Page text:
Compact, temperamental but truly a marvel to hold and wield
When I first saw an LC-A+ from a friend last year, it didn’t really tickle my fancy.I was just starting at the time and I was too absorbed by the distorted and messed up images of the Fisheye 2 and Sampler cameras to give a hoot about what seemed to be merely a status symbol of older lomographers. Little did I know, a few months later, I would cave in. and give into the nipping desire of having on for myself just to see what the fuzz was all about.
I wanted my LC-A to be special, to have a history of its own and to have a lineage that would set it apart from more modern counterparts. When I first got her, she reeked of the old Russian smell that I would grow to adore like a scent of a loved one sorely missed. My LC-A was made in 1987 I asked the seller where it came from and what was the background of the unit. Like a mail order bride I was keen to know every little detail about her get to know what was to be my constant companion. I was saving what I thought was a special film for her first salvo. A roll of elite chrome expired for half a decade was languishing in my storage box just waiting to be used. And when I did, sadly it didn’t turn out too well as I failed to feed the film correctly. I was yet to find out that this little mishap would come to foretell what future me and my LC-A would have together.
The first thing you’ll notice about a refurbished or even a dead-stock LC-A is that the compact form bellies a hefty feel and excellent handling. Its much heavier than an LC-A+. I could go for a smaller flash unit or a more strategic shutter button lay out as the button gets a bit covered up by certain external flash units. I was skeptical at first with all the hype surrounding it, but this baby really delivers. The lens is the nearest thing to magic in my opinion and is the weapon of choice for many artists who are into analog photography. The lightmeter, while archaic does a splendid job of controlling exposure, add to that the ability to dial in film speed ranging from 25-400 ISO as well as f stops ranging from 2.8 -16 you pretty much satisfy he skill set of a noob and the intermediate photographer. When set at automatic the only thing you have to remind yourself is to guesstimate the distance of the subject. If you are still in the habit of looking through the view finder a setting indicator of a person, a parent and child, a group of three and a building which represent the four available settings for focus in meters 0.8m 1.5m, 3m and infinity.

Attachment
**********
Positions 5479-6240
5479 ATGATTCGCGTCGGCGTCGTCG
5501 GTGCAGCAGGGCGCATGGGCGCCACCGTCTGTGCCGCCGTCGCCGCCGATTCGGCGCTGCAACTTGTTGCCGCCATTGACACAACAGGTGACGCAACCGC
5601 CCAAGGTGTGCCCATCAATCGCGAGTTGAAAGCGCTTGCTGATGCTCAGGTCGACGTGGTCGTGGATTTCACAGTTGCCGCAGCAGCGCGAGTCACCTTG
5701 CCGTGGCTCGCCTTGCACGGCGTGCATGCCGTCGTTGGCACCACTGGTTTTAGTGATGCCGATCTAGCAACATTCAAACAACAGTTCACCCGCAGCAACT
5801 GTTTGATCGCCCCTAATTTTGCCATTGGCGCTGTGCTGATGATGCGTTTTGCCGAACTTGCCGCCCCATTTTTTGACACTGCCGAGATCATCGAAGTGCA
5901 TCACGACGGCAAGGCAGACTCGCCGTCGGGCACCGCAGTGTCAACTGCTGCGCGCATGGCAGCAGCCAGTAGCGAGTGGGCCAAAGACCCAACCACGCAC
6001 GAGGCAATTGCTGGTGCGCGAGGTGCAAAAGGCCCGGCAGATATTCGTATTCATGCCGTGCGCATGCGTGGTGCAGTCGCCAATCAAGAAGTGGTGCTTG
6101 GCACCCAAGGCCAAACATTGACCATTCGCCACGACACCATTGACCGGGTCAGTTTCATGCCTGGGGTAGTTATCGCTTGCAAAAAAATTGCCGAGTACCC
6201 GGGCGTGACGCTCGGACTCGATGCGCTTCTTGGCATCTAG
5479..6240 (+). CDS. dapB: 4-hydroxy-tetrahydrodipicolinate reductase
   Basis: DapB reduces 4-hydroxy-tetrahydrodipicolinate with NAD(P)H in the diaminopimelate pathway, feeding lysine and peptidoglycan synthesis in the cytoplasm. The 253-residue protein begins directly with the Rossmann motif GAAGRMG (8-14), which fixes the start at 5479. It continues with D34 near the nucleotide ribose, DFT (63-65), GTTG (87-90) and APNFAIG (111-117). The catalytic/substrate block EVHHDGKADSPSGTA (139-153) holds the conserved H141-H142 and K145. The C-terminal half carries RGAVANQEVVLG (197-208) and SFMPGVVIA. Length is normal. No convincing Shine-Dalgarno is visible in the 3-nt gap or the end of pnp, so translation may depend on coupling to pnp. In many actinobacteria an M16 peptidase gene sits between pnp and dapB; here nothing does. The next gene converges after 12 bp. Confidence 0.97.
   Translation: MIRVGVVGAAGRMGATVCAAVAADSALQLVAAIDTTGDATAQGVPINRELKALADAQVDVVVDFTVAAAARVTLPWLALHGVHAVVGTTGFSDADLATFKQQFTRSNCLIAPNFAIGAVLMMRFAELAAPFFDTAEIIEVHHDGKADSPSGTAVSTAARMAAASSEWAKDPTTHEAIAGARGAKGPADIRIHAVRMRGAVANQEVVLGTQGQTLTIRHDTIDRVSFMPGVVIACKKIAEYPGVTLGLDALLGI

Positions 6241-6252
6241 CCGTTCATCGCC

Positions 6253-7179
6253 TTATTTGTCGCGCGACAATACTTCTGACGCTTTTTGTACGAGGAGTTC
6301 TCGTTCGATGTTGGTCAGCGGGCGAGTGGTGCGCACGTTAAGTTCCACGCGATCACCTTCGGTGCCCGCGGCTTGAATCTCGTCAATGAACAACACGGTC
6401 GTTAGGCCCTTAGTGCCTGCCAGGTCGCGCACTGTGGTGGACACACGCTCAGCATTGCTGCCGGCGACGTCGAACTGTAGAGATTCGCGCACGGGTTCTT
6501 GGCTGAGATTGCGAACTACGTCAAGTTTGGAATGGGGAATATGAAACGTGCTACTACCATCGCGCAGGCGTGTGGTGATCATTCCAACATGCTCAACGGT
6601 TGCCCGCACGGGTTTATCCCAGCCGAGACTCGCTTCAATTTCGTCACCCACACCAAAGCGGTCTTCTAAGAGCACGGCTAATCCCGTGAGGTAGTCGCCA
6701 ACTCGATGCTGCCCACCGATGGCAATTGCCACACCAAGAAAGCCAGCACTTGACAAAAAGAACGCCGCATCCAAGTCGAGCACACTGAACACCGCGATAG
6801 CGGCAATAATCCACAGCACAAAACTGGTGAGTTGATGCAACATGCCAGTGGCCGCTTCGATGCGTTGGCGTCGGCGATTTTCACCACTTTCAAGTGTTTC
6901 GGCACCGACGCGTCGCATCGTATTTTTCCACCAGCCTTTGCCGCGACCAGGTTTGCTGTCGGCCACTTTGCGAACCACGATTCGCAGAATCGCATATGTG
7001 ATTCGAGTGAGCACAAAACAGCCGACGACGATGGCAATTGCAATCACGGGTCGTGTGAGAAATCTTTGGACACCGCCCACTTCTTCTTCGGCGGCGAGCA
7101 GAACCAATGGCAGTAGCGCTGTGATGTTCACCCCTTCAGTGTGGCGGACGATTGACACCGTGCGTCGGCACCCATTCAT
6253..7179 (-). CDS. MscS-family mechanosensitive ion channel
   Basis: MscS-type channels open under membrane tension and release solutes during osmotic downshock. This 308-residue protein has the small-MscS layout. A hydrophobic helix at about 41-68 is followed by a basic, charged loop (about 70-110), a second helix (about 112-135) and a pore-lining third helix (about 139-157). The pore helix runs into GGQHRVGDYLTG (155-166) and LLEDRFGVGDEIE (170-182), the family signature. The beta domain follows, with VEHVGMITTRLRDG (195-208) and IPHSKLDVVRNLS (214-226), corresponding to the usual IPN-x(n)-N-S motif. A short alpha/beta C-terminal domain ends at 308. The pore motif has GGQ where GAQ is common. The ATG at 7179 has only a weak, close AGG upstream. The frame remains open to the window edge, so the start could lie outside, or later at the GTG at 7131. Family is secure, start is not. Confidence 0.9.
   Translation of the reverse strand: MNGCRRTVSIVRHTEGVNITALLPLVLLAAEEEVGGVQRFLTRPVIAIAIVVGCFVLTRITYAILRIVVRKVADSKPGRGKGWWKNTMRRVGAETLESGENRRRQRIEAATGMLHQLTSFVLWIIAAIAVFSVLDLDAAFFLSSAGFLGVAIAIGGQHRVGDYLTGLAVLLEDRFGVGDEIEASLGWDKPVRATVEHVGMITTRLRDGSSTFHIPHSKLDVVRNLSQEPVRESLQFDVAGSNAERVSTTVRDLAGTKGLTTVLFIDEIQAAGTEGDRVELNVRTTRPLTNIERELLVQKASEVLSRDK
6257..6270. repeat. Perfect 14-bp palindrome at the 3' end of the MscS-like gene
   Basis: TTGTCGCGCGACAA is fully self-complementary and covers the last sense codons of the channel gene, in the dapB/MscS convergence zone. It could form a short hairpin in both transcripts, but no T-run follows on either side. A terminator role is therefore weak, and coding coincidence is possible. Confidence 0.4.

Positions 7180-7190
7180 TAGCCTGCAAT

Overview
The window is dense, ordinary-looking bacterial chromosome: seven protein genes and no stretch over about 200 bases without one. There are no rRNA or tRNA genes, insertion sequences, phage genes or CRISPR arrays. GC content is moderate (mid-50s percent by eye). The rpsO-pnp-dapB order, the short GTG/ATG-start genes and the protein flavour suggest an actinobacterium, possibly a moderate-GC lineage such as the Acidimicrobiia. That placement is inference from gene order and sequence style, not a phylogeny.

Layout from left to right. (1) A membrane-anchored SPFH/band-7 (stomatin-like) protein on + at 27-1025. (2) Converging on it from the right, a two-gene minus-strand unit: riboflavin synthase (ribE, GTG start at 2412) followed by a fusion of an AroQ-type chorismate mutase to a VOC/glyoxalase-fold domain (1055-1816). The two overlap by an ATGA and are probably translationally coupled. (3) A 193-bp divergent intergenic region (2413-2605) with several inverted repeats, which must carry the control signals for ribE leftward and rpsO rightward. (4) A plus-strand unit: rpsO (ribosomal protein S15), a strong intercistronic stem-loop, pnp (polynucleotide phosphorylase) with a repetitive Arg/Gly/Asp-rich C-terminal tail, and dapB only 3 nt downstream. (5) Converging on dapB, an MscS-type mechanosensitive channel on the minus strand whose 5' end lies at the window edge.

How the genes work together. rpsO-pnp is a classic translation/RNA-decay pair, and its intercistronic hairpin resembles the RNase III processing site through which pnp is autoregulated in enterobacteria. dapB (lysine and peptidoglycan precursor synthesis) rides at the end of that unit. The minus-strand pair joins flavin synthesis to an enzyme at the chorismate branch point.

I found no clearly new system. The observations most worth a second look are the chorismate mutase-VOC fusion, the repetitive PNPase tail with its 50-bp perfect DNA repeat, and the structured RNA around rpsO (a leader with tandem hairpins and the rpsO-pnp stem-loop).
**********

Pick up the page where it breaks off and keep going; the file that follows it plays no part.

Now comes the cons. Like many others, I have had the misfortune of getting the dreaded sticky shutter. A number of remedies are available online for those who are brave and for those who know of a trusted shop, the most likely culprit would likely be excess grease, faulty magnetic mechanisms or conked out electronics. Mine was caused by the former, it took a trusted repair shop for it to be fixed without the sticky shutter problem recurring now and again. At the end of the day the question is should you get one and honestly I would say that it’s not quite for everyone. But for me, despite the rolls I have wasted because of mishandling it or the shutter refusing to cooperate, I’m not even close to giving up on it. It behaves like a prima donna but when it performs, it does so like no other.
Check out the classic’s newest incarnation with the LC-A+ microsite here